Symptoms following abrupt discontinuation of duloxetine treatment in patients with major depressive disorder
by
Perahia DG, Kajdasz DK, Desaiah D, Haddad PM.
Lilly Research Centre, EMC Building, Erl Wood Manor,
Sunninghill Road, Windlesham, Surrey, GU20 6PH, UK;
The Gordon Hospital, London SW1, UK.
J Affect Disord. 2005 Dec;89(1-3):207-12.


ABSTRACT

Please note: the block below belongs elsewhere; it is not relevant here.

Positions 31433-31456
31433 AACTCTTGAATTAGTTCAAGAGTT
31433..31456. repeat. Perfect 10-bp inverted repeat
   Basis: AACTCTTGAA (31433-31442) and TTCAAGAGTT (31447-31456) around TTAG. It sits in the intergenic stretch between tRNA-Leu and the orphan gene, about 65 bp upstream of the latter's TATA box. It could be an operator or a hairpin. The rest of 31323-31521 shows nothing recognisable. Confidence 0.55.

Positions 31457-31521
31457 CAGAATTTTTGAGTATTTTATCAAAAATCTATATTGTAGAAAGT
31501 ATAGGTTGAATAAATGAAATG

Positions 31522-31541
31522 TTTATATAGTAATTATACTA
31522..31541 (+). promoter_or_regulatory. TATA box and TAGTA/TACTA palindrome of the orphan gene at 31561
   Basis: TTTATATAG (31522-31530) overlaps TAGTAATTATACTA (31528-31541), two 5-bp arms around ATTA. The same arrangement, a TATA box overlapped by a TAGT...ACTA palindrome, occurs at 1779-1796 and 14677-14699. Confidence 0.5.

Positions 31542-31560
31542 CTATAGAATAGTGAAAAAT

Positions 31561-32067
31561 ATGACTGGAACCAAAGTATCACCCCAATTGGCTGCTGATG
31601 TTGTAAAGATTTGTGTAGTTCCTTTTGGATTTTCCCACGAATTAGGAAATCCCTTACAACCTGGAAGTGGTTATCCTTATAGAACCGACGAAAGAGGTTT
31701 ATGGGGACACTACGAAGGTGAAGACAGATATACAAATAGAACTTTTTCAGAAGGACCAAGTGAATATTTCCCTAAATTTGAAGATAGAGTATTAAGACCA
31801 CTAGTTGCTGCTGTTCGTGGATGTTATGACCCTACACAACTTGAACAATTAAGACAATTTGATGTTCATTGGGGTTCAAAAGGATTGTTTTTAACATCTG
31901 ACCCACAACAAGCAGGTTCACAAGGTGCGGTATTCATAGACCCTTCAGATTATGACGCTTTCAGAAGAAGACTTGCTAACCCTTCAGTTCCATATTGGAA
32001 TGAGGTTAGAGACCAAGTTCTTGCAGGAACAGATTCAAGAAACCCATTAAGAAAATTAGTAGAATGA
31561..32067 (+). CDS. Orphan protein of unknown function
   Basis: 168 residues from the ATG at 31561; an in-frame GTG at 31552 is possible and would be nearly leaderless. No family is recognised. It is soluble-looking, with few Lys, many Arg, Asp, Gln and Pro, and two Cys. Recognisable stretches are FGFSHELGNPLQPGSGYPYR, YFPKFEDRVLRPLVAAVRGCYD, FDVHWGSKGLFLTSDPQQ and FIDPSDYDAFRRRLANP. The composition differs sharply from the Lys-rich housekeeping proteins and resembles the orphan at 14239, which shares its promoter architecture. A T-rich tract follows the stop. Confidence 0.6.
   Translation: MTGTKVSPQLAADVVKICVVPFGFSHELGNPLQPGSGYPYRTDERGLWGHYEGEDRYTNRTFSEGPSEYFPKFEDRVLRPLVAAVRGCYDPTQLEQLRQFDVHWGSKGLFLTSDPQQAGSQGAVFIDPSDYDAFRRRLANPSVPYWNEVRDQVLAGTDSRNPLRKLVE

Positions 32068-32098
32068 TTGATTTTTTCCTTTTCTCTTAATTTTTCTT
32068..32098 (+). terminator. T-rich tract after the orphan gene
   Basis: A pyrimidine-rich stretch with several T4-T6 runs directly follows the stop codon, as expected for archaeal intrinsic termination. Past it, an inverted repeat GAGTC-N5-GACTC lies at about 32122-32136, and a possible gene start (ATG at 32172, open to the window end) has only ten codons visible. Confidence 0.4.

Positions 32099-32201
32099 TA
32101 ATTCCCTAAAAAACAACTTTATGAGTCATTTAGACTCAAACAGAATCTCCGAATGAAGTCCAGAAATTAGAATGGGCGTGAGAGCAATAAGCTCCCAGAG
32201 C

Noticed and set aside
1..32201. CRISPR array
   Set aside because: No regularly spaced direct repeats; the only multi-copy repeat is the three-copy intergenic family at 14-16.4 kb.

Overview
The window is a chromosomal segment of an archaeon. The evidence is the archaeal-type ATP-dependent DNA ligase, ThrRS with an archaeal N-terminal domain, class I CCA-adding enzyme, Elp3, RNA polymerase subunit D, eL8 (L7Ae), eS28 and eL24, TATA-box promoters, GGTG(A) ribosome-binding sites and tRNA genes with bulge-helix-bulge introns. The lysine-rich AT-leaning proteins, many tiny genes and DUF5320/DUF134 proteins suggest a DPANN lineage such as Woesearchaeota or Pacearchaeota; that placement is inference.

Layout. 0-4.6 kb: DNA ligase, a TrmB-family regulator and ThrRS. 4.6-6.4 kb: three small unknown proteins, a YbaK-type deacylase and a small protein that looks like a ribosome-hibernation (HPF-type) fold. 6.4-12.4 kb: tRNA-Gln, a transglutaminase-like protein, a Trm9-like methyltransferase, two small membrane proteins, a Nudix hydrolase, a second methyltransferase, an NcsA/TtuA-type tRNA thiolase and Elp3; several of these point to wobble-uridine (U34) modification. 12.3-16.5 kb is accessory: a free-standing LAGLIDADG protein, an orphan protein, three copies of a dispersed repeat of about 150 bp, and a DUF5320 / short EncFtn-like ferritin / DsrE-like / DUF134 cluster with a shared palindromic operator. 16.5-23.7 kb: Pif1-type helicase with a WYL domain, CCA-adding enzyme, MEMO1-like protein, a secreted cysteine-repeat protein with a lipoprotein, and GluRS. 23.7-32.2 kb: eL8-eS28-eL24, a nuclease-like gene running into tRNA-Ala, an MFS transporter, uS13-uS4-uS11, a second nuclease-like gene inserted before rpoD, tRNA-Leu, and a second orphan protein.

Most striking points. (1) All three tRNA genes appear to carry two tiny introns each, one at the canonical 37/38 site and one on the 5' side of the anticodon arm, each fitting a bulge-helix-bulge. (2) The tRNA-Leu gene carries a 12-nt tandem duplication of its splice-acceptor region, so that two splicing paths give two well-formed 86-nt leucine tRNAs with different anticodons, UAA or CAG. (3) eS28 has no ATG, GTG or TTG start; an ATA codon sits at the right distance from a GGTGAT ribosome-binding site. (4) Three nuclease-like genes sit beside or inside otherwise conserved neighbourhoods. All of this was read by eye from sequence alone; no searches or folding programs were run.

BACKGROUND: Discontinuation symptoms are common following antidepressant treatment. This report characterizes symptoms following duloxetine discontinuation. METHODS: Data were obtained from 9 clinical trials assessing the efficacy and safety of duloxetine in the treatment of major depressive disorder (MDD). RESULTS: In a pooled analysis of 6 short-term treatment trials, in which treatment was stopped abruptly, discontinuation-emergent adverse events (DEAEs) were reported by 44.3% and 22.9% of duloxetine- and placebo-treated patients, respectively (p<0.05). Among duloxetine-treated patients reporting at least 1 DEAE, the mean number of symptoms was 2.4. DEAEs reported significantly more frequently on abrupt discontinuation of duloxetine compared with placebo were dizziness (12.4%), nausea (5.9%), headache (5.3%), paresthesia (2.9%), vomiting (2.4%), irritability (2.4%), and nightmares (2.0%). Dizziness was also the most frequently reported DEAE in the analyses of 3 long-term duloxetine studies. Across the short- and long-term data sets, 45.1% of DEAEs had resolved in the duloxetine-treated populations by the end of the respective studies, and the majority of these (65.0%) resolved within 7 days. Most patients rated the severity of their symptoms as mild or moderate. A higher proportion of patients reporting DEAEs were seen with 120 mg/day duloxetine compared with lower doses. For doses between 40 and 120 mg/day duloxetine the proportion of patients reporting at least one DEAE differed significantly from placebo. Extended treatment with duloxetine beyond 8-9 weeks did not appear to be associated with an increased incidence or severity of DEAEs. CONCLUSIONS: Abrupt discontinuation of duloxetine is associated with a DEAE profile similar to that seen with other selective serotonin reuptake inhibitor (SSRI) and selective serotonin and norepinephrine reuptake inhibitor (SNRI) antidepressants. It is recommended that, whenever possible, clinicians gradually reduce the dose no less than 2 weeks before discontinuation of duloxetine treatment. LIMITATIONS: The main limitation is the use of spontaneously reported DEAEs.
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